All puppies of every breed and type chew, and this is a totally natural part of growing up! Puppies need to chew to break their new teeth through the gums and relieve the associated teething pain that comes with it, and pups and young dogs also explore the world with their mouths. Chewing and mouthing provide feedback on taste, texture and their environment, and also act as a soothing behaviour that can help to keep your pup calm and happy.
However, puppy chewing, while natural, can also prove to be a problem if they are chewing inappropriate things; this can both damage your possessions, and potentially prove harmful to your pup if they chew on something that is dangerous to them. Added to this, some pups don’t make the distinction between chewing on inanimate objects and chewing on your own hands and feet, and puppy teeth, while small, can be needle-sharp!
In this article, we will look at managing puppy chewing, and some of the do’s and don’ts of getting through the chewing stage of development. Read on to learn more.
Things you should do
- Remember that teething and ergo, chewing are totally natural, and you should not try to stop or curb your pup from doing these things! It is important to allow your pup adequate outlets for their need to chew, and not to tell your pup off for doing what comes naturally.
- You should ensure that you provide a good range of toys that your pup has freely available to chew all the time, and that these are safe and appropriate for them.
- Try to ensure that your pup has access to a range of different shapes, textures and materials to chew, and is not limited to just one or two things. A teething Kong toy is a great choice to start off with, as these are sturdy and strong, and very satisfying to bite on!
- If your pup is apt to chew on anything and everything, including things that they should not get their teeth into, keep temptation out of their way as much as possible. This means keeping things like shoes and kid’s toys up off the floor, and possibly, restricting your dog to one puppy-proofed room when you are out.
- Use positive reinforcement when it comes to keeping your pup from chewing on the wrong thing; encourage them with toys that they are allowed to have, and use treats and tasty pastes to make things more appealing to your dog.
- Redirect your dog’s attention from the things that they should not be chewing on; don’t take something from them without offering them an alternative, and praise them warmly when they accept your replacement.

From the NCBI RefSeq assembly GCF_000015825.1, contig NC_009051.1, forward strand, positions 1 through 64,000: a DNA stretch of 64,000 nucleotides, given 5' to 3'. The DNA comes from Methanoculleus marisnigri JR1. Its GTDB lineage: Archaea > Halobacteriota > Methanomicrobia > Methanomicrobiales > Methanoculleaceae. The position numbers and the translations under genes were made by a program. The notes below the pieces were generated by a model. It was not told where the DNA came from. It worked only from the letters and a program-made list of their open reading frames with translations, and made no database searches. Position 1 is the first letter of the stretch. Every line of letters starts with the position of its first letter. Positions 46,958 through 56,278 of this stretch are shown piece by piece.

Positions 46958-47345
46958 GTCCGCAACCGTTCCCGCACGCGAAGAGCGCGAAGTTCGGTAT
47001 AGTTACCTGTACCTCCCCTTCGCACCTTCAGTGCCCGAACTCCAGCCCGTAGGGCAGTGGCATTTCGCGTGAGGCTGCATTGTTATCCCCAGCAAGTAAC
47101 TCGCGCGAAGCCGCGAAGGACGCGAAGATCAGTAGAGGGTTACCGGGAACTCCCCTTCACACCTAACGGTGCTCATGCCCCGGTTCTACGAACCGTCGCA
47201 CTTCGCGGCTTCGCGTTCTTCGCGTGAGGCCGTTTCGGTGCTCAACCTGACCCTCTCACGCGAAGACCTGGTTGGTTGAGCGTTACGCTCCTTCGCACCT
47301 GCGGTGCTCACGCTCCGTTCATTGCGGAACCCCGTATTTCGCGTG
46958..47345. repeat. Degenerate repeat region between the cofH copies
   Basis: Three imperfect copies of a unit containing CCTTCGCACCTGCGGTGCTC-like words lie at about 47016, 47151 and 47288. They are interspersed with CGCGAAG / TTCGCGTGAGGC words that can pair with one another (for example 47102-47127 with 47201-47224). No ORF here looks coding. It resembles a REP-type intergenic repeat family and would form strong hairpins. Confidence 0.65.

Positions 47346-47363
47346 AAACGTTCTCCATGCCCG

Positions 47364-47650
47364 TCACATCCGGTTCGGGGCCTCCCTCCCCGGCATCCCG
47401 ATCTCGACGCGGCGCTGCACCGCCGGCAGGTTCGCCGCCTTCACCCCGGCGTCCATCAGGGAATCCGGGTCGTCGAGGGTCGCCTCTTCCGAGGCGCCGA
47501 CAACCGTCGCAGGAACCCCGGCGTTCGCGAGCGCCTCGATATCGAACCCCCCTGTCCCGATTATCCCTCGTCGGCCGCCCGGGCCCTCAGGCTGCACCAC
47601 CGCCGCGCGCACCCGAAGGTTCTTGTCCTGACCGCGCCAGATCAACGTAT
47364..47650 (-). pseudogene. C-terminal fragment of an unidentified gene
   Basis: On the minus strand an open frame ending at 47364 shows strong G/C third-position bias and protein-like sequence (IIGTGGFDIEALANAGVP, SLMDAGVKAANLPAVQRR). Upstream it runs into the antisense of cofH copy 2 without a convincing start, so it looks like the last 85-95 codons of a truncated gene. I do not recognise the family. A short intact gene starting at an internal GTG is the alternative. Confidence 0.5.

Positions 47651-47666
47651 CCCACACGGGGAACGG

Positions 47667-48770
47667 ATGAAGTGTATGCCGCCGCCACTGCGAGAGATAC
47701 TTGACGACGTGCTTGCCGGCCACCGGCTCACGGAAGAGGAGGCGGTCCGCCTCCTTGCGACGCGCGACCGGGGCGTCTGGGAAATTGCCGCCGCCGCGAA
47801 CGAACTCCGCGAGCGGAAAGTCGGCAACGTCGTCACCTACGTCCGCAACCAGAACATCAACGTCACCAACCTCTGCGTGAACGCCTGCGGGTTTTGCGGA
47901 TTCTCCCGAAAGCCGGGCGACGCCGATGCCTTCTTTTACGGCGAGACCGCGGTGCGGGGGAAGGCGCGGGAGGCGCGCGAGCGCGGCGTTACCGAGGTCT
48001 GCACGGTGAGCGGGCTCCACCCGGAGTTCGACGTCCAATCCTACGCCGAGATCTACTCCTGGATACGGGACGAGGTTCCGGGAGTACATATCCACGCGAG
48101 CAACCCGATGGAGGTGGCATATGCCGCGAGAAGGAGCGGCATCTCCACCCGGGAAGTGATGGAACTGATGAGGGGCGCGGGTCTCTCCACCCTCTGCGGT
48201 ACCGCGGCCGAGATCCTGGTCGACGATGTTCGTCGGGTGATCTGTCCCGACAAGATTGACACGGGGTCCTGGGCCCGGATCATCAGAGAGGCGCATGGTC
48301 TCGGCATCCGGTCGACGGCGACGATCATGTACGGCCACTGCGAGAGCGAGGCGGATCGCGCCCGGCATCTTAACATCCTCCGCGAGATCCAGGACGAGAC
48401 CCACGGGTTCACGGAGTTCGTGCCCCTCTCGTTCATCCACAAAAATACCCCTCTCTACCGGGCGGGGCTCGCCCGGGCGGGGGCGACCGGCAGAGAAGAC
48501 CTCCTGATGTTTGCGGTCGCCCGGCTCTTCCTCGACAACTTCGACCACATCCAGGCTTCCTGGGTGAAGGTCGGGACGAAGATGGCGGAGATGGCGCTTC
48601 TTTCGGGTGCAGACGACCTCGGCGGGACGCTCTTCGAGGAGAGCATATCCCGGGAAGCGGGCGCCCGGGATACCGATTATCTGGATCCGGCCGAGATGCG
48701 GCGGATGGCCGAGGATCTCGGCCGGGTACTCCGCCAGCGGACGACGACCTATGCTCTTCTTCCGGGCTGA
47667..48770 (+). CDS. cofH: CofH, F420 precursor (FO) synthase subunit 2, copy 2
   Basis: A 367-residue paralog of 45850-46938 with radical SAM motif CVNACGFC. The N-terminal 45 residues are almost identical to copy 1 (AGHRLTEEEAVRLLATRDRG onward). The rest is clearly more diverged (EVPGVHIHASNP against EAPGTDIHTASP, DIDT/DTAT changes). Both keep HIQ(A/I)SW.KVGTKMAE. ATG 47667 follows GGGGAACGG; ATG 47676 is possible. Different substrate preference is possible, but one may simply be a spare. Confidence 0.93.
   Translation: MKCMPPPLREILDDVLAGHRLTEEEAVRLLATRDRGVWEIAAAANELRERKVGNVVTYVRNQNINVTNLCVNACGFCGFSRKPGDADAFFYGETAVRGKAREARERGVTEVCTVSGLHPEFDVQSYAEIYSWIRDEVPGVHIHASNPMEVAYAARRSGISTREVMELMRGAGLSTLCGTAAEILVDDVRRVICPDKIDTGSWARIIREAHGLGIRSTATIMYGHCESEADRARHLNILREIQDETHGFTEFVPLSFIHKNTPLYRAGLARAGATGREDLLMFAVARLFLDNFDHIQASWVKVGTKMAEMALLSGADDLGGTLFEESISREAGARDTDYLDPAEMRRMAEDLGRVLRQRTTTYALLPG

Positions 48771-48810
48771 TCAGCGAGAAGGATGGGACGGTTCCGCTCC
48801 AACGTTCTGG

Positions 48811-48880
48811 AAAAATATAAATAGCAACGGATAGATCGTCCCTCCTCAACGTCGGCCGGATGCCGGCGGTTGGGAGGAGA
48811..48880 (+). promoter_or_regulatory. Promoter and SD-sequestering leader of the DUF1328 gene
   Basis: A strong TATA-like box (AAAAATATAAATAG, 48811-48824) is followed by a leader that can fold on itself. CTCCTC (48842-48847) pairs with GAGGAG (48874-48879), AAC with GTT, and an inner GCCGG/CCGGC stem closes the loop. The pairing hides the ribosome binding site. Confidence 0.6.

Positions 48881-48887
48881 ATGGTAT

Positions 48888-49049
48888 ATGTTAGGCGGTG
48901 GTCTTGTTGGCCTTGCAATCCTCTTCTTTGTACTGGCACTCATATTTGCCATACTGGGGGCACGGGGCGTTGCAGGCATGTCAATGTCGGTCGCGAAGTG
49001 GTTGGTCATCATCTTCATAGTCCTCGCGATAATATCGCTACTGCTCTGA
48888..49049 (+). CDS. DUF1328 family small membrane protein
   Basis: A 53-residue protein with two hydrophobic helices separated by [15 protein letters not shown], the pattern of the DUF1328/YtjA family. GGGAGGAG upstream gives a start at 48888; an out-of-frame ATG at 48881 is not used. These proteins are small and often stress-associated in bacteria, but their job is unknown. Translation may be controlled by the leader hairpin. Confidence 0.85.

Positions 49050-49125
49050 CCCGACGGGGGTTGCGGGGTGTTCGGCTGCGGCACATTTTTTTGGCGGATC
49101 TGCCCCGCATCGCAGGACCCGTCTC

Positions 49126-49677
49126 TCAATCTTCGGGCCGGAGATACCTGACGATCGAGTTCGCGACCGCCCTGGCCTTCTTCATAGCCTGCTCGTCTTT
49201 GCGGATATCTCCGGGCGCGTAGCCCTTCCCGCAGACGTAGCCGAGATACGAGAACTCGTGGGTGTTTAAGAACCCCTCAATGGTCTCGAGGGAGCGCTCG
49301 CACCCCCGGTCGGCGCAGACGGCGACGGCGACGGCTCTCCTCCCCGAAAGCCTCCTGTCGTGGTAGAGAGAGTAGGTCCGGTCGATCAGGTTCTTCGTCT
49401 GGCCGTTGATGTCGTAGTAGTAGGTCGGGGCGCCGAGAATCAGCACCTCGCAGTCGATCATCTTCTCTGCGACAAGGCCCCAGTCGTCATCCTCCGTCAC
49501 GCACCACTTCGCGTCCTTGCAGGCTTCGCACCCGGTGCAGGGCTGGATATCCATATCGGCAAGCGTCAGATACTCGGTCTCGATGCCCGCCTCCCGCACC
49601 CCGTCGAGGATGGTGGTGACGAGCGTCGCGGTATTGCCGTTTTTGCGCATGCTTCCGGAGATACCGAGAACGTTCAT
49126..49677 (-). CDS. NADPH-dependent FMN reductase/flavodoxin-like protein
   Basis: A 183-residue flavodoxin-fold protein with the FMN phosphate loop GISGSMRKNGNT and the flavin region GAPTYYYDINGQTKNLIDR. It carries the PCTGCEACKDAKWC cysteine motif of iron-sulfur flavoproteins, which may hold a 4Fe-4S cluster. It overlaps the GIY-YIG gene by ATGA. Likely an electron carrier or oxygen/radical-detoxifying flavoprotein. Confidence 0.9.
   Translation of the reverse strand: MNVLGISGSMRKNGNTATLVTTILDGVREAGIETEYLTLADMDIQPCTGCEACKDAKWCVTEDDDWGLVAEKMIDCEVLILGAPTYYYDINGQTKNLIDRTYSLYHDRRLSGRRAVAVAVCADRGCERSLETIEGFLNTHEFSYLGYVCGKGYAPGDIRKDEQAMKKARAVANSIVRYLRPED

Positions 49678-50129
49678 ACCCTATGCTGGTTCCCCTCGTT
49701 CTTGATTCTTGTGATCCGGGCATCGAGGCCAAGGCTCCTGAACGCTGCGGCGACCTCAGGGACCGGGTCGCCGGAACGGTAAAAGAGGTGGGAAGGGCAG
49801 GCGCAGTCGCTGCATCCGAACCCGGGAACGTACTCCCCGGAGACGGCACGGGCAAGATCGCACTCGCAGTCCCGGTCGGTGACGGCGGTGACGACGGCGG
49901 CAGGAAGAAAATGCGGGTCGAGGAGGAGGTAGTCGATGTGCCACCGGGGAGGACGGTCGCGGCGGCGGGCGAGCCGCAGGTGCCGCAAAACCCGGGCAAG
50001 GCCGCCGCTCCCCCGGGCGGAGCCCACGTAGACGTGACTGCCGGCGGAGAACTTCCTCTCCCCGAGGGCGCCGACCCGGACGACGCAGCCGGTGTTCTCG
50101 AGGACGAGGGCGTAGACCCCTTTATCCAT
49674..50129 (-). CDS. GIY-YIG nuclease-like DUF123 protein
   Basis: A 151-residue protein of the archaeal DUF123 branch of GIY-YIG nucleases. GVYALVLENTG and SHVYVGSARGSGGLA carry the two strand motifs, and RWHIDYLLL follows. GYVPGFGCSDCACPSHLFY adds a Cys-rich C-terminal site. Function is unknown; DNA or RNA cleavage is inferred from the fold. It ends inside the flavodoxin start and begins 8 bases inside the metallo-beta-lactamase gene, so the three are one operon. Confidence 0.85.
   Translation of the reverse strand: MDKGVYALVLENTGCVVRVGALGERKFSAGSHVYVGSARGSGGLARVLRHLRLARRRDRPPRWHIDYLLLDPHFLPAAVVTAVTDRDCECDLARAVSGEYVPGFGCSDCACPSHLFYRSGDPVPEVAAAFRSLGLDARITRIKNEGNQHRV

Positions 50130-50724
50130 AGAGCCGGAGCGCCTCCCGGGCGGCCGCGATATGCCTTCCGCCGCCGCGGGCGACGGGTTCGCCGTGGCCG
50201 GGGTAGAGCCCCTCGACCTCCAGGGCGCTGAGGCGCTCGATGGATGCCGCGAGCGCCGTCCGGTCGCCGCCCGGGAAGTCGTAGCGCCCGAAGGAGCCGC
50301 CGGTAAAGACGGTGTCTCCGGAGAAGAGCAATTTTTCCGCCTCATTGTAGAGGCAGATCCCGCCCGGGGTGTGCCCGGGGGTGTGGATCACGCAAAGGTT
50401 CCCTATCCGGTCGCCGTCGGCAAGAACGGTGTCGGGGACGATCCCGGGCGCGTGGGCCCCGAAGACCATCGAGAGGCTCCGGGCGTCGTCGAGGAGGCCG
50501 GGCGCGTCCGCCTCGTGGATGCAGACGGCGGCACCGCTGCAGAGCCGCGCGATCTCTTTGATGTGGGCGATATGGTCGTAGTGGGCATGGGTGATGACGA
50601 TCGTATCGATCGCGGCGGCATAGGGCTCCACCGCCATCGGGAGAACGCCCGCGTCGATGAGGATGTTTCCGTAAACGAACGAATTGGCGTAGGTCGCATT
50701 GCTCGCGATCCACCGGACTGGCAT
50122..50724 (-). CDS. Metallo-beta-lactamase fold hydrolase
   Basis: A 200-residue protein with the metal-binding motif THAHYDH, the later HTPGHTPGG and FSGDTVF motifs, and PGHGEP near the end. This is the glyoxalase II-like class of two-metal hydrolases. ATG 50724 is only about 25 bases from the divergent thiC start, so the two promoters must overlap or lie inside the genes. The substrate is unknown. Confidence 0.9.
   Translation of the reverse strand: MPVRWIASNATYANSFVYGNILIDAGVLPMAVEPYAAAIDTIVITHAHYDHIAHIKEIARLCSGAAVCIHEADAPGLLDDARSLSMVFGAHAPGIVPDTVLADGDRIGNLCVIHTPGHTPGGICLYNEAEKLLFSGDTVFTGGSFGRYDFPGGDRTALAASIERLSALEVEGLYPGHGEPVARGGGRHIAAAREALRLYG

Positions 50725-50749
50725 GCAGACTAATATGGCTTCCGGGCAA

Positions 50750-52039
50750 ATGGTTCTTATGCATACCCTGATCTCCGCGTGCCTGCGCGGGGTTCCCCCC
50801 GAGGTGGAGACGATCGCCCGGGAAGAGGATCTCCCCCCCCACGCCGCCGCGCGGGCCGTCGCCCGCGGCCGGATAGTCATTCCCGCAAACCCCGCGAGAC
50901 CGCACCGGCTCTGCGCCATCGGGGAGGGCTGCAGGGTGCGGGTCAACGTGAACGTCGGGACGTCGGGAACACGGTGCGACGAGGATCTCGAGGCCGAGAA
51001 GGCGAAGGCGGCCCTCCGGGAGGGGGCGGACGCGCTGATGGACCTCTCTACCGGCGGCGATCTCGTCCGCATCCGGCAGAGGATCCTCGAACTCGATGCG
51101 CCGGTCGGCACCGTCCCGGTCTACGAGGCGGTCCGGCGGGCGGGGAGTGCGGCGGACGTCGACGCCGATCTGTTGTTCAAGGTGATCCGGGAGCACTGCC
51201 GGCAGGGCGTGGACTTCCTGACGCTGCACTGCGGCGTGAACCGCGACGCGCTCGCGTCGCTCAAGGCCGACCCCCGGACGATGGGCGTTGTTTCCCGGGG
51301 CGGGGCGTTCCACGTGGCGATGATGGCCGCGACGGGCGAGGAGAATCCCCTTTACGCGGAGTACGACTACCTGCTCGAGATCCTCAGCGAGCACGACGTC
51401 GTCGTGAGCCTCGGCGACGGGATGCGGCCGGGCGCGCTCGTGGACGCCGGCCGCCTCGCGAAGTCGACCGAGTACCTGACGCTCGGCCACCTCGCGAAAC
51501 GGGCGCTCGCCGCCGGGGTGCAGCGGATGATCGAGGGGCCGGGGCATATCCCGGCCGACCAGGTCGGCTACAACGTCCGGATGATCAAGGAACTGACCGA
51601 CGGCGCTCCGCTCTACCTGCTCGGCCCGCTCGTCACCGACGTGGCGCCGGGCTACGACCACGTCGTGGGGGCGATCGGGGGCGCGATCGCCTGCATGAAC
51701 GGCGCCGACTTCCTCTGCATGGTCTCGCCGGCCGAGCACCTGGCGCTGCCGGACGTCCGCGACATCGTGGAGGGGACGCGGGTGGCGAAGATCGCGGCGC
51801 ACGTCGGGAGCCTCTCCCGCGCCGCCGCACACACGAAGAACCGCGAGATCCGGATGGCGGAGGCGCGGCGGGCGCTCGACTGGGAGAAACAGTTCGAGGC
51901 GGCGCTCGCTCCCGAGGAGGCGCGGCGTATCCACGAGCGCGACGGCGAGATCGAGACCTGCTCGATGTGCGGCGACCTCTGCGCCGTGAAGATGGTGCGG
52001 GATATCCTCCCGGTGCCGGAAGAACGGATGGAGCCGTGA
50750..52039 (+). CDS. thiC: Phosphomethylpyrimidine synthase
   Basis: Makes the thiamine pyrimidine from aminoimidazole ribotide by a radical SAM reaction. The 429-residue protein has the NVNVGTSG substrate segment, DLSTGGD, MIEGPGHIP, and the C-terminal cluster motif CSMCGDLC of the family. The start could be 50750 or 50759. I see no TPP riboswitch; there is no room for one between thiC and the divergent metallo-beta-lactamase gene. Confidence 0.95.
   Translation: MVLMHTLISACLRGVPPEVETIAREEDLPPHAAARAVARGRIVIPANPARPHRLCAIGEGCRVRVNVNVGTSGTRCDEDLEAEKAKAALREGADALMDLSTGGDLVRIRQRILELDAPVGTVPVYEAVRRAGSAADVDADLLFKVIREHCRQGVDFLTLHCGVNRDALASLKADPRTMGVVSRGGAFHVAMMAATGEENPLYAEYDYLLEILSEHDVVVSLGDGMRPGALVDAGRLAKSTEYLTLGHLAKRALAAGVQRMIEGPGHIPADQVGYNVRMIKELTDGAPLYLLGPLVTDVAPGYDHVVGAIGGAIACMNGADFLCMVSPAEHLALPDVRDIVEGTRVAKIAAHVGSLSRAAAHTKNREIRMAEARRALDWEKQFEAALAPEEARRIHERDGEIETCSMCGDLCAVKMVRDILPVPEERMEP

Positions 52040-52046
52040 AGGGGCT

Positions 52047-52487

- Make sure that your whole family knows what your pup can and cannot chew on, and will not sabotage your efforts by offering your pup something bad, or by not stopping them from chewing on something you have previously told your dog that they cannot have!
- Start teaching your pup the command to “leave it!” from an early age, as this will make it easier for you to rescue things that should not be chewed!
Things you should not do
- Don’t punish your dog for chewing on things, as this will prove confusing to them, being as they are unable to make the distinction between what is theirs and what is not.
- Do not allow your dog to chew something one day then forbid it the next; you must remain consistent, and have rules in place for what is and is not ok.
- Do not fight your dog over something that they have in their mouth; this will confuse your dog, and turn things into a game for them, rather than encouraging them to give something up to you. Work with positive reinforcement and diversion to get your property back when needed!
- Don’t let your puppy chew on you; it can seem cute and adorable, but chewing on people is a bad habit, as well as potentially painful! If your pup is not taught that chewing on people is bad when they are young, they are apt to continue doing this when they get older!
- Don’t remove chew toys from your dog as a punishment; remember that chewing, particularly when teething, is a normal and necessary process, and should not be forbidden.
- Don’t let your pup get into the habit of chewing on their lead, as this will make walking and training harder later on. If your pup loves to have something in their mouths, give them a toy to carry when out walking rather than leaving them looking for something to grasp hold of!
- Don’t buy cheap or flimsy chew toys, or give your pup kid’s toys or things that were not designed for dogs; these things may be dangerous and have small parts that can be ingested. For this same reason, do not encourage your dog to chew on sticks and twigs.
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